Okay, choosing a diet with a trademark and its own website can be concerning.
But as much as we hate to admit that a fad diet like the South Beach Diet does work, it does. And that’s probably why 22 million people (or more) have already given her a go.
So why is this diet so popular?
It has to be because the South Beach Diet is everything you dream of when you think of a diet. You don’t have to cut your calories, you can exercise, and you’re able to eat five times a day.
You might lose nutrients as you cut 13 pounds from your physique in two weeks, but seeing the success that quickly is motivating enough to keep you dredging forward.
This diet also has stages.
As you work through the stages, you’ll be increasing your protein and fat intake while slowly chopping your carb intake. So you’re also not jumping in too quickly!
The Zone Diet
The Zone Diet has a fairly typical macro split, with about 40% of your calories coming from carbs and an equal split of protein and fats.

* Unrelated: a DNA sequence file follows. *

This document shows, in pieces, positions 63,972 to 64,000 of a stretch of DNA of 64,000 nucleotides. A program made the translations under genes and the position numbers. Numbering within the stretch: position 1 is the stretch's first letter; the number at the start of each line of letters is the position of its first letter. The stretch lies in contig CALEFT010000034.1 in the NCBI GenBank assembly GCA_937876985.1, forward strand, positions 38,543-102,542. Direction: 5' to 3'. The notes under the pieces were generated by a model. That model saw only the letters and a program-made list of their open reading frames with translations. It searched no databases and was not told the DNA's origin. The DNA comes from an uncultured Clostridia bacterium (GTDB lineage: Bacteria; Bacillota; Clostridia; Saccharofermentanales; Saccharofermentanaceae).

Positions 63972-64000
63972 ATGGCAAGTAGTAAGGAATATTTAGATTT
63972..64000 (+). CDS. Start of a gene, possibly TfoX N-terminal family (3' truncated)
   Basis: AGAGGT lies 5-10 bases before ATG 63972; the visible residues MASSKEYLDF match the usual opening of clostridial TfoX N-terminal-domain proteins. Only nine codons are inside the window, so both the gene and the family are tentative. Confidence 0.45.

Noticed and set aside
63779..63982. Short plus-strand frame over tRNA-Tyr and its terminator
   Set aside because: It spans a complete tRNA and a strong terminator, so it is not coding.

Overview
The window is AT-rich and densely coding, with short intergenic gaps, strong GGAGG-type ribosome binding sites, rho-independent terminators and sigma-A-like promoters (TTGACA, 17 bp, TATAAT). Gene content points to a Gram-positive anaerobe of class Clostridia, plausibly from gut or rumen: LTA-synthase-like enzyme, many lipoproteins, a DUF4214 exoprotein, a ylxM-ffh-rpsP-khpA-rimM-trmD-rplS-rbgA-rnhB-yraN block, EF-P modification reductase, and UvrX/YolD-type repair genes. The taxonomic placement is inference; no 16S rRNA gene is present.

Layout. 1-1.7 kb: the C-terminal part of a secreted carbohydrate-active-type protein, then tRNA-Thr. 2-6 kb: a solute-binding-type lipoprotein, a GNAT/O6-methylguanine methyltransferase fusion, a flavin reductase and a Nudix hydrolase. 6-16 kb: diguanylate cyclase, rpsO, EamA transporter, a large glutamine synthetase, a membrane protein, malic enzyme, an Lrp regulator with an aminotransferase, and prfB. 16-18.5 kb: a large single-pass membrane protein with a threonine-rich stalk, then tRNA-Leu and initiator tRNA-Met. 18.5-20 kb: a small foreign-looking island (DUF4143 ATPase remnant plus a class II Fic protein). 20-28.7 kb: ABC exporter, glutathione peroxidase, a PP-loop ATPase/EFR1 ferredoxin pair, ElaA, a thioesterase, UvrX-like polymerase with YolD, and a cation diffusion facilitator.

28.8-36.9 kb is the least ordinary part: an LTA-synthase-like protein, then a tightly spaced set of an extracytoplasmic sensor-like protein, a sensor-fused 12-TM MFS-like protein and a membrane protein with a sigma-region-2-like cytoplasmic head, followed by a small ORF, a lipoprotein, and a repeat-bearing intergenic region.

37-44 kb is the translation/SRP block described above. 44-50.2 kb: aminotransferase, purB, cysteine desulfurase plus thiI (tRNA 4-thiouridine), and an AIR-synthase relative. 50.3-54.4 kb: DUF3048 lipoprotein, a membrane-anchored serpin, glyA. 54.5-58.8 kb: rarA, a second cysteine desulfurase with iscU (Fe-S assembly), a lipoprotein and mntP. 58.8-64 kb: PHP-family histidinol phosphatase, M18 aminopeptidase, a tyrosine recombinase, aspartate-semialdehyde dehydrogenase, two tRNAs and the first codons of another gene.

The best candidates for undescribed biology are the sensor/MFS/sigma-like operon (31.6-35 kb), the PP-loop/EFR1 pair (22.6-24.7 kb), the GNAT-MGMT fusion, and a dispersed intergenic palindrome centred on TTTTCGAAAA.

There’s also a “Zone” Food Pyramid.
This emphasizes foods you should prioritize in your diet, specifically fruits and vegetables, while limiting things like oils and grains.
- The Zone Diet has been confirmed to be successful for those with chronic diabetes and inflammation in 27 studies.
- A study from 1998 demonstrated that the Zone Diet could lower insulin resistance four days before weight loss.
- In 2008, it was discovered that the Zone Diet could improve HbA1c levels in those with diabetes, which can help diabetes patients lower their medication doses.
- 100% of those with prediabetes on the Zone Diet was able to reverse the condition, more successful than other low-calorie, carb-restricted diets (33% success).
Yep, another trademarked diet. This one ought to be good, right?
The Zone Diet is another low-carb diet, just like the South Beach Diet and the ketogenic diet. While a biochemist created this diet, it’s not based on scientific fact.
A deal-breaker? Well, not considering many have seen great results on the Zone Diet.
On the Zone Diet, you’re getting 40% of your calories from carbs—which doesn’t emphasize the “low” in low carbs—and 30% from protein and fat.